QUINCY — The retrial of Curtis Lovelace on one count of first-degree murder cost the Quincy Police Department and the Adams County circuit clerk's office a combined $35,793.
The Herald-Whig compiled invoices it received through Freedom of Information Act requests made to the Quincy Police Department, the Adams County state's attorney's office, the Adams County circuit clerk's office and the Illinois state's attorney appellate prosecutor's office.
A Sangamon County jury took a little more than two hours March 10 to find Lovelace not guilty in connection with the Feb. 14, 2006, death of his first wife, Cory, after a nine-day trial. The second trial was moved to Sangamon County from Adams County after a change of venue was approved.
The first trial, which ended in a mistrial in February 2016, had costs of more than $22,800. A majority of the cost of the retrial was related to medical experts who testified.
Michigan-based forensic pathologist Dr. Werner Spitz submitted a bill of $12,343 for his service. This included $6,600 to review autopsy and toxicology reports, scene and body photographs and opinion letters from five other pathologists; travel time to and from Springfield; and a pretrial conference. He charged $5,000 for one day of testimony, and airfare and lodging expenses added $743.
A $110 shuttle ride between St. Louis and Springfield provided by Bart Transportation for Spitz was billed separately.
Spitz, professor of pathology at Wayne State University's School of Medicine in Detroit with 64 years of experience, spent 5 1/2 hours on the witness stand during the trial.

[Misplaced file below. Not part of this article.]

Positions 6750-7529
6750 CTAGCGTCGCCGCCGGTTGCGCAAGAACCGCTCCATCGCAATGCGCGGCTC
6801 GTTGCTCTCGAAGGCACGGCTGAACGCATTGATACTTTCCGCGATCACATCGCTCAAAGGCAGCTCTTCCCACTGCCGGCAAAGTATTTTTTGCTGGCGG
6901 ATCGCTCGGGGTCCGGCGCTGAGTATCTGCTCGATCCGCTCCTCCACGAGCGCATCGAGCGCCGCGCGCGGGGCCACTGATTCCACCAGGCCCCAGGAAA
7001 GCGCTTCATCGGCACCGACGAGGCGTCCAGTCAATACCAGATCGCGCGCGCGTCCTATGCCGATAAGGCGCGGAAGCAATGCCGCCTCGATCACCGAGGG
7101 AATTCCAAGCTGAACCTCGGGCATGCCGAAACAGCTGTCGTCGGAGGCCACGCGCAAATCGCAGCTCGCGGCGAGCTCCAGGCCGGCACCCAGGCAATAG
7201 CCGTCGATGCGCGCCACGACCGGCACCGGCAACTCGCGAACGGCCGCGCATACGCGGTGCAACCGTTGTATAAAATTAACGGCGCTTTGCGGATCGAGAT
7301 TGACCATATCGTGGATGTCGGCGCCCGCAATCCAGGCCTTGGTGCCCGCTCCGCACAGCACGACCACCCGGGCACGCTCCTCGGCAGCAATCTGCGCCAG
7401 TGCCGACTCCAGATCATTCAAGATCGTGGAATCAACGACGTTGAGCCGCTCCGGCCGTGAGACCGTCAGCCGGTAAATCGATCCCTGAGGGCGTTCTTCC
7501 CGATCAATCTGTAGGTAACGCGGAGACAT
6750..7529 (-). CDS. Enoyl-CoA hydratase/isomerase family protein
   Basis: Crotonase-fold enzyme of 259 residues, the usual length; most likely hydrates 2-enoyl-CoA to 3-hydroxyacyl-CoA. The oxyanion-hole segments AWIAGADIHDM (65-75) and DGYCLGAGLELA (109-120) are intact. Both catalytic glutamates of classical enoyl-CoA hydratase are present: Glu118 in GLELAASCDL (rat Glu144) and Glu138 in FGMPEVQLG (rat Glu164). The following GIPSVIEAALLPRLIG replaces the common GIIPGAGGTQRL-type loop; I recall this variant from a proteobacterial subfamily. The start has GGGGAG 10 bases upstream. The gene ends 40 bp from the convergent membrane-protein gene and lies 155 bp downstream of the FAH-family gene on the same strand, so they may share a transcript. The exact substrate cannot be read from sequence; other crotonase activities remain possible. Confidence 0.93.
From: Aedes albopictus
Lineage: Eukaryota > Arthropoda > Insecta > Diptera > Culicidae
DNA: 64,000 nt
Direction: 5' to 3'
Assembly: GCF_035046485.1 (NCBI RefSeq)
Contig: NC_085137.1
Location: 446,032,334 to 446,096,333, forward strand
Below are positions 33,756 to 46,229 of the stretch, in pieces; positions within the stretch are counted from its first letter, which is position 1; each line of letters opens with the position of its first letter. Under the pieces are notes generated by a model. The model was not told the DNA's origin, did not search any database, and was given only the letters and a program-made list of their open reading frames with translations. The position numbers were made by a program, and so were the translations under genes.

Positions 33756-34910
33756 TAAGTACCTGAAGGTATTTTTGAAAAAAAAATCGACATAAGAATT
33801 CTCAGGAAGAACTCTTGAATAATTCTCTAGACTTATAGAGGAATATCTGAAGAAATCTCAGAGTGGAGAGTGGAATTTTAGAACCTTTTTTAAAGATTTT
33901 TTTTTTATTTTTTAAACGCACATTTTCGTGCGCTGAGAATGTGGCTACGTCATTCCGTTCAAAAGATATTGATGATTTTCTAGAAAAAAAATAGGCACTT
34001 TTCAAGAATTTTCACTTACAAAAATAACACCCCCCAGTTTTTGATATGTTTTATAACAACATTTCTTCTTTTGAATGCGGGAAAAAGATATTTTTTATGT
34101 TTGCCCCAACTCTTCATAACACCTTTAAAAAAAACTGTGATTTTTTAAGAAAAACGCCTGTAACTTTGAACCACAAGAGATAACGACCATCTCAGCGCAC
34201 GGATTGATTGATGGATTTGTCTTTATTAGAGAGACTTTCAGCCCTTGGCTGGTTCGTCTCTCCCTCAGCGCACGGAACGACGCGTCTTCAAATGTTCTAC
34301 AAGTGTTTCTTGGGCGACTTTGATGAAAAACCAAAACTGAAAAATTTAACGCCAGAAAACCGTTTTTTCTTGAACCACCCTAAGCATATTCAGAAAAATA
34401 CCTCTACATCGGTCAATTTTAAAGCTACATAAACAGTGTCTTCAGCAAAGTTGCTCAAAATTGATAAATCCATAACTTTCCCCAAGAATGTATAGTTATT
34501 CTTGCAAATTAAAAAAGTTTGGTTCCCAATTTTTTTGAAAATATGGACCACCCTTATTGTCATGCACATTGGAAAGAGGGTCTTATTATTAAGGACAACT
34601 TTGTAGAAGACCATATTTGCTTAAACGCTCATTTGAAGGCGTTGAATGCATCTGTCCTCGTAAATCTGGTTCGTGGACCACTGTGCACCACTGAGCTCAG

Forensic pathologist Dr. Jane Turner, of Hamilton, Ontario, billed $10,175 at a rate of $4,400 per day for two days of testimony out of town and $1,375 to review the case. An additional $708 charge from the first trial that had not been forwarded to the city was also due.
Bloomington forensic pathologist Dr. Scott Denton submitted a bill of $1,800 for six hours of testimony during the trial.
Dr. Michael Baden, who testified for the prosecution during the first trial, was not called to testify during the second trial, but the New York-based forensic pathologist submitted a $3,400 bill for four hours of testimony preparation.
Quincy Police Chief Rob Copley said the department covered the bills with funds it had at the end of the fiscal year.
During the first trial, the department, the state's attorney's office and the state's attorney appellate prosecutor's office split expert witnesses costs. The appellate prosecutor's office said it did not have the funds for the second trial, and the state's attorney's office would have had to seek additional funds from the Adams County Board.
“The state's attorney general covers (expert witness costs), but when you get into high-dollar experts, there's usually a deal made ahead of time, which is where we were in the second trial,” Copley said. “When the second trial came along, we never really sat down and talked about it.”
Copley defended hiring expert witnesses in the case.
“Both sides have to get their experts to try and win, and those experts unfortunately cost money,” he said. “In some cases, you don't have much of this, but in a case like the Lovelace case, you do.”
For the trial itself, the county was billed $6,096 by Sangamon County. The itemized bill covered the 14 jurors for the nine-day trial, as well as one day of jury duty and mailings for the jury pool, additional courthouse security, some parking costs and the meal the jury received from Springfield restaurant Saputo's during deliberations.
The county also reimbursed Circuit Clerk Lori Geschwandner $1,160 for hotel, travel, meals and parking expenses. Geschwandner clerked the entire trial, and because she is a salaried employee, the office paid no overtime expenses.
Adams County does not have to pay for the time of special prosecutor Ed Parkinson because it pays an annual fee to the state's attorney appellate prosecutor's office to handle cases where there is a conflict of interest and appeals. The county will pay $24,000 this fiscal year for that service.